Abstract 1909: Primary Cilia Function in Endothelial Mechanosensing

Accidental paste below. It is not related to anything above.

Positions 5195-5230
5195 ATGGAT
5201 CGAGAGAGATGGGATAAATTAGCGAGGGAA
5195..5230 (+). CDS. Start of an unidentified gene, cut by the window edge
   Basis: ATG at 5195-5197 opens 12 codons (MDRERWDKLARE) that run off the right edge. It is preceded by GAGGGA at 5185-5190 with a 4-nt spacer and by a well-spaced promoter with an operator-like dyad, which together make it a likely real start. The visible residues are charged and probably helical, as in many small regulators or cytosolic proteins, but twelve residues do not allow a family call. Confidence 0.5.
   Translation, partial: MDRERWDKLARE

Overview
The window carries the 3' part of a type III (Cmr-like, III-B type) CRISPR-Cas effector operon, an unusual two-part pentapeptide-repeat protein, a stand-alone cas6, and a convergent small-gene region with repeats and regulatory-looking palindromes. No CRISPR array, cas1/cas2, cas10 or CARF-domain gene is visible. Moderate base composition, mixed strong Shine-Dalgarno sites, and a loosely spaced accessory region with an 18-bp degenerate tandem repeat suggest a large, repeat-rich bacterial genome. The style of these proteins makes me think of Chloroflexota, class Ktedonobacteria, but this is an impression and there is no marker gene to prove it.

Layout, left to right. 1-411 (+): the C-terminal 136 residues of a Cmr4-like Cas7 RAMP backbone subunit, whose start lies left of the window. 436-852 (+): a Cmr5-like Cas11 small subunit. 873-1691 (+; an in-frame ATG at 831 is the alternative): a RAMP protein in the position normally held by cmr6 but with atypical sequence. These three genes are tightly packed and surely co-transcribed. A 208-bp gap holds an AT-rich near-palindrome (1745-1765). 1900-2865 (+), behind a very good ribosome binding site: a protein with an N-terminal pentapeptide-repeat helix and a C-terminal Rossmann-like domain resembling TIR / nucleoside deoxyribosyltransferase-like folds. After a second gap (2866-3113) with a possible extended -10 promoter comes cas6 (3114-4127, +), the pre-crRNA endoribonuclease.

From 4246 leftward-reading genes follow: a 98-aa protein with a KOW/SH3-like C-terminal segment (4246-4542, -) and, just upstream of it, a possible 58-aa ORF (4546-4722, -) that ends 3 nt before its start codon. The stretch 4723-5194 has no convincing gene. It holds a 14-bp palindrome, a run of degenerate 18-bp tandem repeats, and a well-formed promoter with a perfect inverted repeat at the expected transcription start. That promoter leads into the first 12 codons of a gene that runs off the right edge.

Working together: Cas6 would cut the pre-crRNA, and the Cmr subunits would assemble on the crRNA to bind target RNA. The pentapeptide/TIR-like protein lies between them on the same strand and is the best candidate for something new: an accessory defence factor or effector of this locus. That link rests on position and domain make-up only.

Primary cilia are microtubule containing membrane protrusions which have been associated with fluid sensing capacities of e.g. vascular endothelial cells (EC). We showed that ciliated EC are present at atherosclerotic predilection sites in adult mice under athero-prone flow conditions, but not in athero-protected areas. Upon plaque formation in Apoe−/− mice, as well as after experimental induction of flow disturbance in the carotid artery by use of a flow restricting cast, the number of ciliated EC is increased. The aim of this study was to relate the presence of a primary cilium on EC to the flow profile to which these cells are exposed to, in vitro and in vivo, and to decipher its role in the mechanosensor for shear stress. We analyzed EC under steady, pulsatile and oscillatory flow and show that ciliation is indeed induced by the oscillatory nature of fluid flow. EC which are exposed to fluid shear stress respond with an acute intracellular calcium transient and release of vasoactive substances, and with a prolonged change in gene expression. The latter is mediated through the microtubular part of the cytoskeleton to which the primary cilium is connected. Targeting the cytoskeletal microtubules with colchicine, or experimental deciliation of EC, largely abolishes the shear response as measured by expression of the shear stress dependent gene Krüppel-like factor-2 (KLF2). In addition, stabilization by taxol enhances induction of KLF2 by shear stress. This shows that the primary cilium sensitizes EC for fluid shear stress. From these studies we conclude that disturbed or oscillatory flow in atherogenic areas induces a ciliated endothelial phenotype. In athero-protected areas cells are non-ciliated and rely on conformational changes of the microtubular cytoskeleton to sense shear stress. The mechanosensor for shear forces facilitates a two step response in endothelial cells: (1) an acute and transient increase in calcium and release of stored vasoactive substances, and (2) a prolonged phenotypic adaptation which is reflected by altered morphology and gene expression. This sheds new light in the epigenetic pathogenesis of atherosclerosis.